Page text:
The Seal Beach NWR is managed in accordance with the
National Wildlife Refuge System Administration Act of 1966, as amended and
pursuant to the Seal Beach National Wildlife Refuge Management Plan. This plan was approved by the Commander Officer at NWSSB and the
Regional Director of the Service in May 1974.
Management actions are directed primarily at preserving and managing the
habitat to support the light-footed clapper rail and the California least tern,
as well as preserving habitat used by migrant waterfowl, shorebirds, and other
Ongoing wildlife and habitat management actions on the refuge, some of which are funded by the U.S. Navy, can be divided into several categories: endangered species management, habitat restoration and maintenance, and general wildlife management.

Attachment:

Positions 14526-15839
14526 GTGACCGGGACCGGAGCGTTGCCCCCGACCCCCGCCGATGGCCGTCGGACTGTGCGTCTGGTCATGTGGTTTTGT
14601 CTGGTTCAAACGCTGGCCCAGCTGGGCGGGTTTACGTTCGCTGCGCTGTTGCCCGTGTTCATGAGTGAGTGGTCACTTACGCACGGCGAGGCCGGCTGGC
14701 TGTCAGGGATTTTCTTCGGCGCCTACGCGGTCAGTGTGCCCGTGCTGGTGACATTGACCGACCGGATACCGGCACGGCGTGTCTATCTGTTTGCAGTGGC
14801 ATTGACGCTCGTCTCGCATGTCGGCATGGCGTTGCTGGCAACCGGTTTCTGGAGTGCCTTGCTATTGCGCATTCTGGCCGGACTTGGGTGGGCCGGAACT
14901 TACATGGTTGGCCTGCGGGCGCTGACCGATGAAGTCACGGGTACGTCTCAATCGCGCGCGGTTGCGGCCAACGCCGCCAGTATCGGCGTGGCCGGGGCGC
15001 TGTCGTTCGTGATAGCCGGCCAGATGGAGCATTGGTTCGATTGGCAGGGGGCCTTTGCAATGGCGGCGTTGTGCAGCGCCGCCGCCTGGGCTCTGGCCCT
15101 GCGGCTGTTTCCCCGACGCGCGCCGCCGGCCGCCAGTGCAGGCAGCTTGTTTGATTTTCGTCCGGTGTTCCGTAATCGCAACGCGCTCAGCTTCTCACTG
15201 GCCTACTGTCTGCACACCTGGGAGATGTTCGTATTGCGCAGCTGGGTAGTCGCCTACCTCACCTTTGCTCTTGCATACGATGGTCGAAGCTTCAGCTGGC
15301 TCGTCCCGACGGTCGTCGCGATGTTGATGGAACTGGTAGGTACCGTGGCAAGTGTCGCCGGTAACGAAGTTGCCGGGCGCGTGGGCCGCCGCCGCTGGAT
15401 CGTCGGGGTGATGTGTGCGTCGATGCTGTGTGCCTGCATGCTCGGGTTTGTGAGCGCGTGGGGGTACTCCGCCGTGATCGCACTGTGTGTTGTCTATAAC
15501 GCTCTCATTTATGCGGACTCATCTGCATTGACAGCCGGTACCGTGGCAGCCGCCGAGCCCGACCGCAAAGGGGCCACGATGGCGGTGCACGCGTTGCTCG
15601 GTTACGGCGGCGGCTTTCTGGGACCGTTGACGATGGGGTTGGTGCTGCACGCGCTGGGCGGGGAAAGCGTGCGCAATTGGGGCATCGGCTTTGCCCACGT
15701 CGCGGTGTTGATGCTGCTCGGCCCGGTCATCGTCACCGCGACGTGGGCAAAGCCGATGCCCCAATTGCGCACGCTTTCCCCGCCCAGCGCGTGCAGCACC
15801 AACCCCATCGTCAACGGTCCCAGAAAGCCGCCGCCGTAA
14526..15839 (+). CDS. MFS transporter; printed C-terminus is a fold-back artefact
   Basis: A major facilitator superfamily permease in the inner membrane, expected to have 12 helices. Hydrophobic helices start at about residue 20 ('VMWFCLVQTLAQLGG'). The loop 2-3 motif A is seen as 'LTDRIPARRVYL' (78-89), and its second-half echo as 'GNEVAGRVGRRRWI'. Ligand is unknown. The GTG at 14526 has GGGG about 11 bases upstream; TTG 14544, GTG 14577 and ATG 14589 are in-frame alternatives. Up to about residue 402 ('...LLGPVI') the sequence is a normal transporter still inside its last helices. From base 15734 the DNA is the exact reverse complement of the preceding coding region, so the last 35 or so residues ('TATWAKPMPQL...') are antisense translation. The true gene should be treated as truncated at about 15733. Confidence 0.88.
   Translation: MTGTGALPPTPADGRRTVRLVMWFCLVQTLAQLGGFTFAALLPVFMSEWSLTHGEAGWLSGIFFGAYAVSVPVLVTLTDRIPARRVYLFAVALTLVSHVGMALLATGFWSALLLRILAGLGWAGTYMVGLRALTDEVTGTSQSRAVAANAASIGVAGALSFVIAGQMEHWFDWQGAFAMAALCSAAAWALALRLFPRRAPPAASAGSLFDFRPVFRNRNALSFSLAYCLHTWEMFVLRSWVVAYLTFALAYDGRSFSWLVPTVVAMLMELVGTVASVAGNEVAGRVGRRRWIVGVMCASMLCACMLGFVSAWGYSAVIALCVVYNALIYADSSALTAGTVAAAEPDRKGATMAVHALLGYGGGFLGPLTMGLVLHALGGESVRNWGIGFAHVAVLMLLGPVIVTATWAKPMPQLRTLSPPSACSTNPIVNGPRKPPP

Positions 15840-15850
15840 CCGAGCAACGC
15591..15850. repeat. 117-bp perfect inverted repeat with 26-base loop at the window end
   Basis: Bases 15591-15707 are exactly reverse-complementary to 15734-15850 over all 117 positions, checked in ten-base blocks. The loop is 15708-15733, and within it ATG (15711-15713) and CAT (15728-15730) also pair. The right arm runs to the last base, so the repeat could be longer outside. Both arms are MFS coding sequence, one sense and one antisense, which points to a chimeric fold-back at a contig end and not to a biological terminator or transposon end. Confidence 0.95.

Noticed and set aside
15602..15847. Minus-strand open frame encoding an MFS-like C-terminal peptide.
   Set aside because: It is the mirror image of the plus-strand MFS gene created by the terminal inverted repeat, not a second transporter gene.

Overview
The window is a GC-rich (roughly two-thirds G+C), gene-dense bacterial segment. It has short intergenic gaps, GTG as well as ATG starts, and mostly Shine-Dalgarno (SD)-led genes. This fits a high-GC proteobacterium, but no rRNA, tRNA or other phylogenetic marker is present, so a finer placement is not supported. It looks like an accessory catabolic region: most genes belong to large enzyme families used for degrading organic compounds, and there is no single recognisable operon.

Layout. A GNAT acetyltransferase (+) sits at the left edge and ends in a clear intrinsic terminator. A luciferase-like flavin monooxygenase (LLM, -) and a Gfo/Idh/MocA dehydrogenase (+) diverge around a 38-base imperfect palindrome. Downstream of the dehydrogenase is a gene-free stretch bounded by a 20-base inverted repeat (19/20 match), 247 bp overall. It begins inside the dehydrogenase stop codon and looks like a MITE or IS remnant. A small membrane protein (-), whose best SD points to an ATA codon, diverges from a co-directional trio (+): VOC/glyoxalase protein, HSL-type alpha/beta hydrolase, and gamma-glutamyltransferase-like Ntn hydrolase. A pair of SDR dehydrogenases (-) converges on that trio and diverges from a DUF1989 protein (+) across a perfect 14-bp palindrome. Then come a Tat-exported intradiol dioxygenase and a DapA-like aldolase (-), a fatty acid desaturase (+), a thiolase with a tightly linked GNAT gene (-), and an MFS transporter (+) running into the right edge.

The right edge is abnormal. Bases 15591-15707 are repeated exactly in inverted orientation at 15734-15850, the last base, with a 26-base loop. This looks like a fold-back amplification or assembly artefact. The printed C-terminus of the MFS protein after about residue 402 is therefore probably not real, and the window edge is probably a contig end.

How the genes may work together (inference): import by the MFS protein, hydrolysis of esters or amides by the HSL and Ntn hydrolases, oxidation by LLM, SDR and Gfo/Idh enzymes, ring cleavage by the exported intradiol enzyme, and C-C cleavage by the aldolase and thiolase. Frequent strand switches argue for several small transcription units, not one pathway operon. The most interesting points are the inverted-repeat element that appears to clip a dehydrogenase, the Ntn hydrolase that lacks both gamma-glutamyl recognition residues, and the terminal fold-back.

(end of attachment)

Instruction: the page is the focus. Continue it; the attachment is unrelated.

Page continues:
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The smallest of the North American terns, they are migratory seabirds that breed primarily along the California coast. Their swallow-like flight gave them their earlier common name, Sea Sparrows. They were listed as Federally Endangered in 1970 mainly due to habitat loss.